December is the heart of what is often referred to as the holiday season. In addition to Christmas, Americans celebrate Hanukkah, Kwanzaa, New Year’s Eve, Diwali and the Winter Solstice. Although Christmas is a religious holiday for many, others celebrate it on a non-religious basis. While the ACLU is sometimes accused of being against Christmas and the spirit of the season, this is not true. The ACLU strongly supports religious freedom and everyone’s right to celebrate holidays in their own way. But, under the U.S. Constitution, government should stay neutral on religion, including by not endorsing religious displays or promoting any particular religious tradition. By staying out of the business of promoting religion, government creates inclusive communities and complies with the Constitution.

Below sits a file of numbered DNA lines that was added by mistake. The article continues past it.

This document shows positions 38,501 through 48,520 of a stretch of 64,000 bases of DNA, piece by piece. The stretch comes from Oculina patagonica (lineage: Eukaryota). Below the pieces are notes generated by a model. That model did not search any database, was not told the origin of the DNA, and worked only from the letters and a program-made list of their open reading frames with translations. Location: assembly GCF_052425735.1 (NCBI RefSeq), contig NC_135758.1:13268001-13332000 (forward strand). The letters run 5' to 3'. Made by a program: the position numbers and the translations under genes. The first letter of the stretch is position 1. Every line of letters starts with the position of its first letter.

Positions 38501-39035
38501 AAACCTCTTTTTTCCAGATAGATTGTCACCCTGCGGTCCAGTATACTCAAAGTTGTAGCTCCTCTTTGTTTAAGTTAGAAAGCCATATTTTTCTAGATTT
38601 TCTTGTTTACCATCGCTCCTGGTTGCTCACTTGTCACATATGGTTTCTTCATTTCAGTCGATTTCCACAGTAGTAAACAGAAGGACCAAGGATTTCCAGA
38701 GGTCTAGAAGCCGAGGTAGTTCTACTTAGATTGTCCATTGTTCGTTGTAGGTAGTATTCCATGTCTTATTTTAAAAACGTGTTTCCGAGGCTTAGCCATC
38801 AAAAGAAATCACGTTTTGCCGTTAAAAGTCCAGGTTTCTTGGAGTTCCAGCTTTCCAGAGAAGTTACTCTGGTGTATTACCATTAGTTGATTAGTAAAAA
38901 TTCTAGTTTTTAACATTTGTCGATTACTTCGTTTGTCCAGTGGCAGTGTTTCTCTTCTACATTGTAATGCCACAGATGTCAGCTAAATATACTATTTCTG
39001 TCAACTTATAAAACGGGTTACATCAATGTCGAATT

Busting myths about the ACLU and Christmas
Selected legal cases related to religious freedom and the holidays
Westfield High School L.I.F.E. Club v. Westfield Public Schools
In 2002, Westfield High School students were punished for distributing candy canes with religious messages attached—a violation of the students' First Amendment rights. We filed a brief on their behalf.
Pielech v. Massasoit Greyhound, Inc.
In the early 1990s, we supported two women who were fired for refusing to work at race track on Christmas Day, which they could not do because of their religious beliefs.